The adrenal medulla secretes epinephrine (adrenalin) in the presence of emotional crises, hypoglycemia (low blood sugar), or low blood pressure. Epinephrine causes powerful contractions of many arterioles (especially in the skin, mucous membranes, and kidneys), but it dilates other arterioles (such as those of the coronary system, skeletal muscles, and lungs). Heart rate, respiration rate and depth, blood pressure, blood sugar levels, and metabolism are all increased by epinephrine. It also stimulates the production of other adrenal cortical hormones.
Norepinephrine is also produced in the adrenal medulla. It is a chemical precursor to epinephrine. Its effects are similar to those of epinephrine, but its action differs.
Despite these marked influences, the medullary tissue of the adrenal gland is not essential to life, because its various functions can be assumed by other regulatory mechanisms.
The pancreas contains two types of secretory tissues. The first secretory tissue secretes digestive juice through a duct to the small intestine, while the other tissue releases hormones into body fluids. The
endocrine portion of the pancreas consists of cells arranged in groups, called “islands (islets) of Langerhans.” The islands (islets) of Langerhans contain three types of endocrine cells: alpha, beta, and delta. The alpha cells secrete the hormone glucagon. Glucagon causes a temporary rise in blood sugar levels. The beta cells secrete insulin, which is essential for carbohydrate metabolism. Insulin lowers blood sugar levels by increasing tissue utilization of glucose and stimulating the formation and storage of glycogen in the liver. Together, glucagon and insulin act to regulate sugar metabolism in the body. Delta cells produce the hormone somatostatin. Somatostatin helps regulate carbohydrates by inhibiting the secretion of glucagon.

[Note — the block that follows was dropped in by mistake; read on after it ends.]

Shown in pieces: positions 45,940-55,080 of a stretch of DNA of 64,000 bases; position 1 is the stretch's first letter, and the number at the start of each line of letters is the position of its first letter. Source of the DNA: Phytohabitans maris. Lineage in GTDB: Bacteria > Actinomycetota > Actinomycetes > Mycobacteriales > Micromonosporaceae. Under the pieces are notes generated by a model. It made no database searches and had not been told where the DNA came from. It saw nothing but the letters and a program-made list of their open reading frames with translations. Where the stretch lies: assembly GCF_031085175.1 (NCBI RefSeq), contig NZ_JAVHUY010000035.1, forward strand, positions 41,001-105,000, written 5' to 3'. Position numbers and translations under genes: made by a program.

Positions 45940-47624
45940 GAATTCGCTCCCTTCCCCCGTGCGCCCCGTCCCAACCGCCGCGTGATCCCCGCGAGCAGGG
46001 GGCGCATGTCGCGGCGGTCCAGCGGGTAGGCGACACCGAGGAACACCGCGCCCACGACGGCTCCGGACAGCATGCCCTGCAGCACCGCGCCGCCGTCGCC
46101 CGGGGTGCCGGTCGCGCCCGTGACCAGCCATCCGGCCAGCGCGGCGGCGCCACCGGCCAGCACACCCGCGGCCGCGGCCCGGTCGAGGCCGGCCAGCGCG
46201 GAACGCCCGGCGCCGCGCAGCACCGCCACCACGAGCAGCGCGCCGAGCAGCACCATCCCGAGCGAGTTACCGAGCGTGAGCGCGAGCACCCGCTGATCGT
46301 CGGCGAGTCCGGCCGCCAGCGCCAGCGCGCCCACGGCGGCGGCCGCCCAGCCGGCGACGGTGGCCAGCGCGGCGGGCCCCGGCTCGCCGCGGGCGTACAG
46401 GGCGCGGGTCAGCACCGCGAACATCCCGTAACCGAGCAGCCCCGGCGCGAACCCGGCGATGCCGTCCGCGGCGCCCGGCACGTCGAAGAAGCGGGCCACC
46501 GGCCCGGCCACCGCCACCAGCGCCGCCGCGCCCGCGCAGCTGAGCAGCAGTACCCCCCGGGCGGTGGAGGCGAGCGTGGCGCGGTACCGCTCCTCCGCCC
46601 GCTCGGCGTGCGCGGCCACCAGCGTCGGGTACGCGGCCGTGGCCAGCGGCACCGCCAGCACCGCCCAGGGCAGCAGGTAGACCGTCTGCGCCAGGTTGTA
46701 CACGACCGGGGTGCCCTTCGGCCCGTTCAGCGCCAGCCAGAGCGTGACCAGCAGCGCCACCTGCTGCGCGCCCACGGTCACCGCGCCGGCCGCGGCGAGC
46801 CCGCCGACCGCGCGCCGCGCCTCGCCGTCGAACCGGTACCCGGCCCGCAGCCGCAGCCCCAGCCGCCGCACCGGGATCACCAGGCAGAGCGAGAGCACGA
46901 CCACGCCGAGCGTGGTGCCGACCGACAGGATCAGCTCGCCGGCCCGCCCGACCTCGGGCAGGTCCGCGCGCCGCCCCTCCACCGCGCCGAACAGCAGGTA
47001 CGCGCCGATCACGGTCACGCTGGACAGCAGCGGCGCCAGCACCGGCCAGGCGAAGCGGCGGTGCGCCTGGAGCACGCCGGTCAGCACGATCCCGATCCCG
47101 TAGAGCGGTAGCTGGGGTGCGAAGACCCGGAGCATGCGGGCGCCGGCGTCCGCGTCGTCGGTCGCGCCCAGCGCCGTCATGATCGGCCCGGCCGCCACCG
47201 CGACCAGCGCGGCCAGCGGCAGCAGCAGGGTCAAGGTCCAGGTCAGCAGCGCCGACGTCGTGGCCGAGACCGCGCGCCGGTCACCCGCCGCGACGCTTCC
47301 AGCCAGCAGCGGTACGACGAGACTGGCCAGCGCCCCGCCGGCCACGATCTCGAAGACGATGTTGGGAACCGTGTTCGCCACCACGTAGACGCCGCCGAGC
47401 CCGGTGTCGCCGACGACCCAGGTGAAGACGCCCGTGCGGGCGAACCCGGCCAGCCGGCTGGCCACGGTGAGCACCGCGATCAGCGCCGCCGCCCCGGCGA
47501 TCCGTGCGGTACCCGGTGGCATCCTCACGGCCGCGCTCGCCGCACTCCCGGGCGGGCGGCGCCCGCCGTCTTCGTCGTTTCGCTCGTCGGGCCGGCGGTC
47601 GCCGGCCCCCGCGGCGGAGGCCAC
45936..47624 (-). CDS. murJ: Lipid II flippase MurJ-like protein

When the islet cells are destroyed or stop functioning, the sugar absorbed from the intestine remains in the blood and excess sugar is excreted by the kidneys into the urine. This condition is called diabetes mellitus, or sugar diabetes. Insulin, a synthetic hormone, is given to patients having this disease as part of their ongoing treatment.
GONADS (TESTES AND OVARIES)
The term gonads refers to the primary sex organs of the reproductive system (male and female).
The male gonad is the testis (pl. testes), and the existence of the testes is the primary male sex characteristic (fig. 1-47). The testes produce and secrete the male hormone testosterone, which influences the development and maintenance of the male accessory sex organs and the secondary sex characteristics of the male. The male accessory sex organs include two groups of organs: the internal sex organs and the external sex organs. See section titled “Male Reproductive System” for more information on the male accessory sex organs.
Male Secondary Sex Characteristics
Male secondary sex characteristics influenced by the hormone testosterone are as follows:
The female gonads, the ovaries, produce the hormones estrogen and progesterone (fig. 1-47). Estrogen influences the development and maintenance of the female accessory sex organs and the secondary sex characteristics, and promotes changes in the mucous lining ofthe uterus (endometrium) during the menstrual cycle. Progesterone prepares the uterus for the reception and development of the fertilized ovum and maintains the lining during pregnancy.
Today, progesterone and estrogen hormones (naturally derived) are incorporated into oral contraceptives or birth control pills. The combination of hormones released through this monthly series of pills fools the body into not preparing (building-up of uterine lining) for implantation of an embryo. Because the uterus has not prepared for implantation, pregnancy cannot occur.
Female accessory sex organs are also divided into internal and external accessory sex organs. See section titled “Female Reproductive System” for more information on the female accessory sex organs.
Female Secondary Sex Characteristics
Female secondary sex characteristics influenced by the hormone estrogen are listed below.